Twice the Price

Dakar champ completes the Finke Iron Man

STEPHEN CORBY

JUST finishing the brutal 452km Finke Desert Race, whether you’re competing in a tough off-road truck or, even less sanely, on a motorbike, is an impressive achievement. To do both, on the same weekend, is beyond staggering.

Yet that’s exactly what Australia’s first Dakar champ Toby Price did at this year’s Finke Desert Race, held on June 11-13, in which competitors blasted 226km from Alice Springs to Finke one day, then blasted back the next.

For this country boy from Singleton, NSW, who started winning motorbike races at age four, merely completing the socalled ‘Iron Man Challenge’ wasn’t freakish enough. Despite it being his first serious off-road race in a truck (he’s won the bike event four times), he damn near won both the bike and truck categories.

He won this year’s two-wheeled title and finished an improbable second in the trucks, only eight minutes behind the winner, despite having rolled his 6.0-litre V8 Geiser Brothers machine three times in practice, then run off the track twice in qualifying, so he’d had to start from 18th.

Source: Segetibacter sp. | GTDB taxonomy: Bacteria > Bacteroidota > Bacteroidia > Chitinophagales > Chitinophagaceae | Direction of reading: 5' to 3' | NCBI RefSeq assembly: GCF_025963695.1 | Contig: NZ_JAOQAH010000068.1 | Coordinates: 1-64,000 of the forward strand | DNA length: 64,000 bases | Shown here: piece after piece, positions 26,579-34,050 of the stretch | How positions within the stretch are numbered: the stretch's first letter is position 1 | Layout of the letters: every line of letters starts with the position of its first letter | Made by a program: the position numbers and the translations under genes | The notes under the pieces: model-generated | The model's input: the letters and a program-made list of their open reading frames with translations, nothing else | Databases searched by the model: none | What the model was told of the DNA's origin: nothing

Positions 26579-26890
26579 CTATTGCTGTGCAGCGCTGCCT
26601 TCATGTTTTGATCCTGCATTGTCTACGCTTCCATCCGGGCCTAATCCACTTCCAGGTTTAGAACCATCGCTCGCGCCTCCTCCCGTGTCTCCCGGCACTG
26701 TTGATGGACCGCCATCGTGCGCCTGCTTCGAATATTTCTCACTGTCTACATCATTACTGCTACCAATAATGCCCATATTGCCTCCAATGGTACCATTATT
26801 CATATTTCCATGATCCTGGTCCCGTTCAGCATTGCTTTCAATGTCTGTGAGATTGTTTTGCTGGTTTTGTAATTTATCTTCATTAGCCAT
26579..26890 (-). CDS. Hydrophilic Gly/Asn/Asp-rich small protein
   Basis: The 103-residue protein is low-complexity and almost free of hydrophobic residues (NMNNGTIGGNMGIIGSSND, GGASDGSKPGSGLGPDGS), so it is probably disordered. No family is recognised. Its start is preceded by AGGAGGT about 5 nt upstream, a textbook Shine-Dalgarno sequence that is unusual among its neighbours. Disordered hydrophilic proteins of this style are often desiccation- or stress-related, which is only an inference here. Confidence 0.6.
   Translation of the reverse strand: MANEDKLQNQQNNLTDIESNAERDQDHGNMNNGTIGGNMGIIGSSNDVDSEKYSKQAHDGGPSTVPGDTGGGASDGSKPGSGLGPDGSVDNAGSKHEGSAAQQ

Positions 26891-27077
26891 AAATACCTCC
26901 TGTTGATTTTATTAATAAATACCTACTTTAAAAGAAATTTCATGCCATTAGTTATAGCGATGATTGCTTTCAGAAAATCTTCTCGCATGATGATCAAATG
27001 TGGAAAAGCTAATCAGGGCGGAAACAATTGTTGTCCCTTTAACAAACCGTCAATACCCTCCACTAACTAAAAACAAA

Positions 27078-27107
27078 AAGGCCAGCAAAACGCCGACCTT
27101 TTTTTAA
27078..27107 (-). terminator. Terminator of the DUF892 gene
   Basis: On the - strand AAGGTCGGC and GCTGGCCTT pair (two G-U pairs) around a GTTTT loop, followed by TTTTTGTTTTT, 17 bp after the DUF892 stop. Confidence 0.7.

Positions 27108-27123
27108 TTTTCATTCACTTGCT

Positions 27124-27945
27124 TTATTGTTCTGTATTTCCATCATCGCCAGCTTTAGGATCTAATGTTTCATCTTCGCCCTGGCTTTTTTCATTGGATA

On the first day (Alice Springs to Finke) Price overtook 13 rivals, quite often by nudging them from behind – “just a love tap”, as he put it – because he didn’t realise this was illegal. At the end of that first body-battering stage he ran straight to a plane and flew back to the startline to do it all again on his bike. Then he repeated the process the following day.

But the last word should go to one of his many awe-struck fans at Finke: “He’s got problems, that kid; I think he needs to see a doctor.”

Dirty little secret

Looking like a surfer who had just spent a relaxing afternoon at the beach rather than two days eating dust, Toby Price, 28, told us his secret had been barrel-rolling his truck in practice.

“I lost count of how many times it rolled, so I was pretty pumped to get out of it and feel alright.

Not even a broken fingernail. I wish I could fall off my bike and feel like that,” he laughed.

“After that I realised how safe I was in the thing, that I wasn’t going to get hurt, and I thought I might as well have a real crack.”